Regardless of the number of Christians and increased wealth the collective worldview of Koreans is shaped by Buddhism, Taoism and Confucianism. And these philosophies affect what we eat and how it's eaten. My generation is the first to actively break away from this. My parent's generation on the other hand can wax poetic on dietary "rules" or "superstitions" (I hesistate to use that word) regarding health and eating with the seasons that are based in the trinity of Korean philosophy.

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This is a subject I have spent too many hours reading and thinking about in relation to my own dietary & spiritual beliefs.

I have read before that buddha ate wild boar...(some people believe he died from eating spoiled meat) I also read that the scriptures were translated incorrectly and he didnt eat "hogs flesh" but the "food pigs love" (maybe truffles)

There is a very good book by Roshi Philip Kapleau, which I recommend to anyone interested in the topic in general, and specifically how it relates to Buddhist beliefs. It's called "Cherish All Life". It's a very thin book, but packed with things to think about.

He maintains that the sanskrit term was misinterpreted as "pig's flesh" instead of "pig's delight", which would be truffles, which, as everyone knows is a kind of mushroom. Plenty of poisonous mushrooms out there...

A Zen Buddhist teacher friend told me --on the question of meat-eating-- that the early buddhists took alms and essentially ate everything that was given. When buddhism reached China the act of seeking alms was frowned upon, Chinese believed that if you don't earn your way you don't eat, no free lunches there. So the early monks had to become gardeners in order to survive, they essentially became vegetarian in China.

In a book called "Fruits of Paradise, a vegetarian year-book" it has this quotation from the Buddha in The Lankavatara Sutra, :

"To avoid causing terror to living beings, let the Disciple refrain from eating meat...There may be some foolish people in the future whom will say that I permitted meat-eating and that I partook of meat myself, but...meat-eating in any form, in any manner, and in any place, is unconditionally prohibited for all."

My internal debate continues!

PS I had a terrible time eating on my last visit to Korea - it was very difficult with my limited knowledge of Korean language to find vegetarian meals. I ate a lot of "guk" and "bap". (Soup and Rice)

"Thy food shall be thy medicine" -Hippocrates

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Two quick thoughts:

It is my understanding that the current Dalai Lama is a big fan of lamb. When he visited Berkley - Alice Waters and her team was already to prepare a vegetarian meal for him - but was told he likes his lamb on the rare. They served it - he ate it.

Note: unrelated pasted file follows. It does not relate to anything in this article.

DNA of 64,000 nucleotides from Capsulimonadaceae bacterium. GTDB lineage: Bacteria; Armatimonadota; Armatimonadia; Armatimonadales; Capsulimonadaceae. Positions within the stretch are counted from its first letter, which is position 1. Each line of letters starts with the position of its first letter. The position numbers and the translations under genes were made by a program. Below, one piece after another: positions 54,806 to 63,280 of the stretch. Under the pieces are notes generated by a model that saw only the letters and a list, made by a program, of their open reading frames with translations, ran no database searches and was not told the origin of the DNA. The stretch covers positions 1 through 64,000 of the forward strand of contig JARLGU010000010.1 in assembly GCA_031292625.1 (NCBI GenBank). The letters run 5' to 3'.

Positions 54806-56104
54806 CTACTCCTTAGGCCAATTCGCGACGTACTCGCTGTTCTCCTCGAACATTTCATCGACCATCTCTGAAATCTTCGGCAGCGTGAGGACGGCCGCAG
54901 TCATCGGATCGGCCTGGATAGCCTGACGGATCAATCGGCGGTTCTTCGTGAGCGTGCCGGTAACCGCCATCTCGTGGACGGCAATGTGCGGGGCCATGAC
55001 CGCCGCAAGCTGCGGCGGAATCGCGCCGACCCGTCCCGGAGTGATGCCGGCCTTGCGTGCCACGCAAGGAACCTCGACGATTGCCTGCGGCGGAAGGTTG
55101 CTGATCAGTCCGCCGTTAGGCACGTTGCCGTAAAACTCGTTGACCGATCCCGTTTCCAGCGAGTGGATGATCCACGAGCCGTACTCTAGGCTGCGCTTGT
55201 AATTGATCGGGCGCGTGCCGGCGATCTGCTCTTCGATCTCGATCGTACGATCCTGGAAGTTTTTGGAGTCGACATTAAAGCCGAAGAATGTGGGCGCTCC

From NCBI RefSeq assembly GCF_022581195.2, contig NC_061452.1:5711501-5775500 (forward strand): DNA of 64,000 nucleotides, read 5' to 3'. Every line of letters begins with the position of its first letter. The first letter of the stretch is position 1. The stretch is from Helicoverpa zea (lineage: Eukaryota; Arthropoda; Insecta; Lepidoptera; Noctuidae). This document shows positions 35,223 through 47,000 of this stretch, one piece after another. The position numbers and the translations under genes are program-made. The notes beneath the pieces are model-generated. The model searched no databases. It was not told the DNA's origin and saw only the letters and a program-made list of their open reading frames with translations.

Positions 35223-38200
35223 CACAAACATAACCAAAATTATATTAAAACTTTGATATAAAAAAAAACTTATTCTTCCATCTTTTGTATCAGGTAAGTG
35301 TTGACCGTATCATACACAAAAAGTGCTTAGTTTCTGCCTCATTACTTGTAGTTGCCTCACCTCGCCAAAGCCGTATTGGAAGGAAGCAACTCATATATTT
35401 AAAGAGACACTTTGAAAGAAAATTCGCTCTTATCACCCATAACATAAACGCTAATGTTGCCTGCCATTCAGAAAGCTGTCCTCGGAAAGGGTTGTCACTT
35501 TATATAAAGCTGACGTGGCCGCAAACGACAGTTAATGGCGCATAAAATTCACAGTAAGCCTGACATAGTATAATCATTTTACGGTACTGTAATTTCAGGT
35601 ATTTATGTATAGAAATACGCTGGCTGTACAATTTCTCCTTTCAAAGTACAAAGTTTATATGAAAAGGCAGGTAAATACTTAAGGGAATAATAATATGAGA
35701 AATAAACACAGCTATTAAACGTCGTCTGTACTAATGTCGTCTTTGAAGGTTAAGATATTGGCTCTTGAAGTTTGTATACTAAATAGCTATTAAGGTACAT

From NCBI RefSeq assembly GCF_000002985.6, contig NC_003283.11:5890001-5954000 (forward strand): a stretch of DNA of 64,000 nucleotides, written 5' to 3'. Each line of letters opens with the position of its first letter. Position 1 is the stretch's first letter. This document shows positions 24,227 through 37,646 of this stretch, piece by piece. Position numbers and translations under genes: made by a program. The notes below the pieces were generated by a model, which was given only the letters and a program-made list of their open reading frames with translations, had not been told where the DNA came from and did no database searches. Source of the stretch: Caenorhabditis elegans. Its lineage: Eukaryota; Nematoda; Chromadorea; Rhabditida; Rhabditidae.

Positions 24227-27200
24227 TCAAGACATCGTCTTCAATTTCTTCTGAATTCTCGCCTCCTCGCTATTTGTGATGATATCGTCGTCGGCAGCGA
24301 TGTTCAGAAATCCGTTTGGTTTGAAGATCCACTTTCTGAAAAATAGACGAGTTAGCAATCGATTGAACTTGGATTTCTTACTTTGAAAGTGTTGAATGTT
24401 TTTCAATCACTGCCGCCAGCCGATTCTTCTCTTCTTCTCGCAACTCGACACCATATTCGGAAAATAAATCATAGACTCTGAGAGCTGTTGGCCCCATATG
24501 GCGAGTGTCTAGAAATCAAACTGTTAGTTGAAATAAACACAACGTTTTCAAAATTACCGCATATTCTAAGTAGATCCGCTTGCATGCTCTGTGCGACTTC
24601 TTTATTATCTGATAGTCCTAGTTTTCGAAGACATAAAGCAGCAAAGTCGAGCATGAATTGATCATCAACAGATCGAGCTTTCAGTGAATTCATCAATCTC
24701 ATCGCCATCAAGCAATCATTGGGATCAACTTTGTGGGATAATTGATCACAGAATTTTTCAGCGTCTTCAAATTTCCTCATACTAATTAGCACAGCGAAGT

On the other hand - under Chinese Bhuddism - not only are you to be vegetarian - but you are not to eat even garlic or onions lest you awaken thoughts of pleasure.

So - Bhuddism clearly embraces a range of eating choices.

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From 'Freedom In Exile', HH Dalai Lama stopped eating meat after he saw an animal being slaughtered which was later served for a dinner function at which he presided. Before this, he ate meat as much as any other person and without getting tangled in Westerner's unnerving and obsessive methods of analysing absolutely every word while totally missing the inherent point or meaning of the words.

Yaks, Humans and some plants are among the few species (edible) which can survive at altitude on Tibet high plateau, so it doesn't take too much imagination to figure out that although the people of Tibet are almost by default Buddhist, that they are also meat eaters. Nomadic tribespeople, followers of The Dalai Lama and Buddhists elsewhere hold that His Holiness is a reincarnation of Avalokiteshvara and often go to extreme lengths to meet him and practice his teachings. If that includes not eating meat because His Holiness chose not to then that is their choice but as many learned Buddhists will tell you, it is better to reach your own conclusions than to follow the words and actions of another, while using Buddhism as a method of discovering what it means for you. Make no mistake, Buddhism, including The Dalai Lama has it's own fair share of political agenda and if you look hard enough, you'll see the cracks. We are only human after all and enlightenment can take several thousand human rebirths to achieve which also depend upon your actions forming positive Karma. It's a little bit like if you haven't been a good boy/ girl this year, Santa won't bring you presents. Go figure.